On the flipside you've got the left, who're upset because Obama hasn't completely reversed the world-historical fuckups of the Bush Administration and because the political realities of actually governing (especially when the opposition party doesn't negotiate in good faith or actually want government to work) require compromises that are disappointing to them. And apparently many of them are so upset that they are considering staying home en masse come November in order to punish the Democrats for not living up to their dreams and making everything better in the two years or so they've had control of the White House and both Houses of Congress.
Now, I have every sympathy for people who find the Democrats maddening.
They are, in general, hapless, feckless, overly-compromised hand-wringers who've been slapped around so much the past few decades that I'm starting to think they kind of like it. They routinely fail to manifest the integrity to stand by their avowed principles, even when they have both the moral high ground and the numbers to do so. They often give the impression they'd stand to the side trying to have a reasonable discussion with a raging lunatic who was in the process of raping their mother after emptying their liquor cabinet and shooting their dog. It's enough to drive you crazy just watching it happen over and over again.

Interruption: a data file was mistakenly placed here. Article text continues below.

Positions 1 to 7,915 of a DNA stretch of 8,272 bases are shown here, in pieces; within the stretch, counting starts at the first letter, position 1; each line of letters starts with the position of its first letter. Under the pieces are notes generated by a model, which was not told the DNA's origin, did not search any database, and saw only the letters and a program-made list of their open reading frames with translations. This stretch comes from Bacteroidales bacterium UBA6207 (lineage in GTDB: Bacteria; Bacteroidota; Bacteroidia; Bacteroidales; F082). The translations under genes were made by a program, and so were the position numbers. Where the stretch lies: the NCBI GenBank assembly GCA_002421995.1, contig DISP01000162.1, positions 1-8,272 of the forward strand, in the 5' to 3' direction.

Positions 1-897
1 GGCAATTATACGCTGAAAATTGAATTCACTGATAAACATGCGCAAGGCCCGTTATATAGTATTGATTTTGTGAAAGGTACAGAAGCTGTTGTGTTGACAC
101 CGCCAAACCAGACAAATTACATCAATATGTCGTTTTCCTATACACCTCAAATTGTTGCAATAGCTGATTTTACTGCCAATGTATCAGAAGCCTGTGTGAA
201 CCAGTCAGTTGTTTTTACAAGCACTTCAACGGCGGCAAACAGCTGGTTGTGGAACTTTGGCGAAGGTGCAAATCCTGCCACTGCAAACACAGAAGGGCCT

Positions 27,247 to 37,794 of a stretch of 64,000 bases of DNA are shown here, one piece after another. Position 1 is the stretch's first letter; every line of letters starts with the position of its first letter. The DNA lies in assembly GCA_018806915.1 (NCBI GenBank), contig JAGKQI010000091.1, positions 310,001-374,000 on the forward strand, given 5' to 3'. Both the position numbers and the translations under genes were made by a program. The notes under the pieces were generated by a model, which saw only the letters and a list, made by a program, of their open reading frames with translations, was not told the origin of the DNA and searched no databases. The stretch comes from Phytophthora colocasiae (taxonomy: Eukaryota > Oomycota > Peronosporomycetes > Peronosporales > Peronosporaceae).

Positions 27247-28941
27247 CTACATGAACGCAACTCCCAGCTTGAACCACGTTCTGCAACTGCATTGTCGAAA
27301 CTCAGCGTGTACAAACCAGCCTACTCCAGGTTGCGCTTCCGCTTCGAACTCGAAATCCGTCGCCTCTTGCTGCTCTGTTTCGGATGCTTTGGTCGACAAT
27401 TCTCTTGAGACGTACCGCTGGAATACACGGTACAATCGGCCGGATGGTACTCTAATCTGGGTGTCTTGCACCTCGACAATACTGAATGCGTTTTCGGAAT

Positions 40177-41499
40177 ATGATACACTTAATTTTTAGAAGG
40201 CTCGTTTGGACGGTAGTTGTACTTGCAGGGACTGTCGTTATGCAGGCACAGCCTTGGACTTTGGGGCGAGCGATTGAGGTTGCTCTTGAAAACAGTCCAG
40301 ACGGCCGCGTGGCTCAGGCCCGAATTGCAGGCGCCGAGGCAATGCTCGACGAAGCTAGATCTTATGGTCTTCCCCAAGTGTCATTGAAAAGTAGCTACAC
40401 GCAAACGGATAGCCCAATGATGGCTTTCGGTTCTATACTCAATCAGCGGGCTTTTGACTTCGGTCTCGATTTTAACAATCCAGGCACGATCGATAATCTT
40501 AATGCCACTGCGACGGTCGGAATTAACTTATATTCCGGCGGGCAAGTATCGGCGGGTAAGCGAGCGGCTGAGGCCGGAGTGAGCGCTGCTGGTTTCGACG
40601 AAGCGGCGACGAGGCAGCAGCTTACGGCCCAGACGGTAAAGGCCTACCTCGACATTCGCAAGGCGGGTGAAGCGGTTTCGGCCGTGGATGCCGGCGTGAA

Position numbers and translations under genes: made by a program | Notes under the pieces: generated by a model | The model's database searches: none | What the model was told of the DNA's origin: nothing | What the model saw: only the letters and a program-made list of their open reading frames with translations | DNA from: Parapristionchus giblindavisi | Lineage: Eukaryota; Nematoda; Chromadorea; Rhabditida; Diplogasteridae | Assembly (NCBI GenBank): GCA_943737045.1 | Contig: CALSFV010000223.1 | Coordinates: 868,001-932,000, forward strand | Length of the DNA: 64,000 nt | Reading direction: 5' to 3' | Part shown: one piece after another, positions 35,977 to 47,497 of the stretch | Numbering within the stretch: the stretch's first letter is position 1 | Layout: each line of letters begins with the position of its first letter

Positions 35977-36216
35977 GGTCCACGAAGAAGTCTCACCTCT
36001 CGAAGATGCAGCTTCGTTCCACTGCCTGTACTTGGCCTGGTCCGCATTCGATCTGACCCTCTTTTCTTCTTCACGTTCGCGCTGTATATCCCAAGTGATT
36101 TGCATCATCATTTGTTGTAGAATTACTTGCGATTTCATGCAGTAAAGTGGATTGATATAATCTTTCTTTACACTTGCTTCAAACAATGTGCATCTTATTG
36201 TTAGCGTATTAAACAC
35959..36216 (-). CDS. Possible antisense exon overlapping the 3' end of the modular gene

Believe me, I understand. And there's a part of me that would like to see the Democrats punished for their failures and shortcomings, not least their seeming unwillingness to throw a goddamned punch at their abusers. It would be downright cathartic, and they might even learn something (they wouldn't, but it's nice to think they might).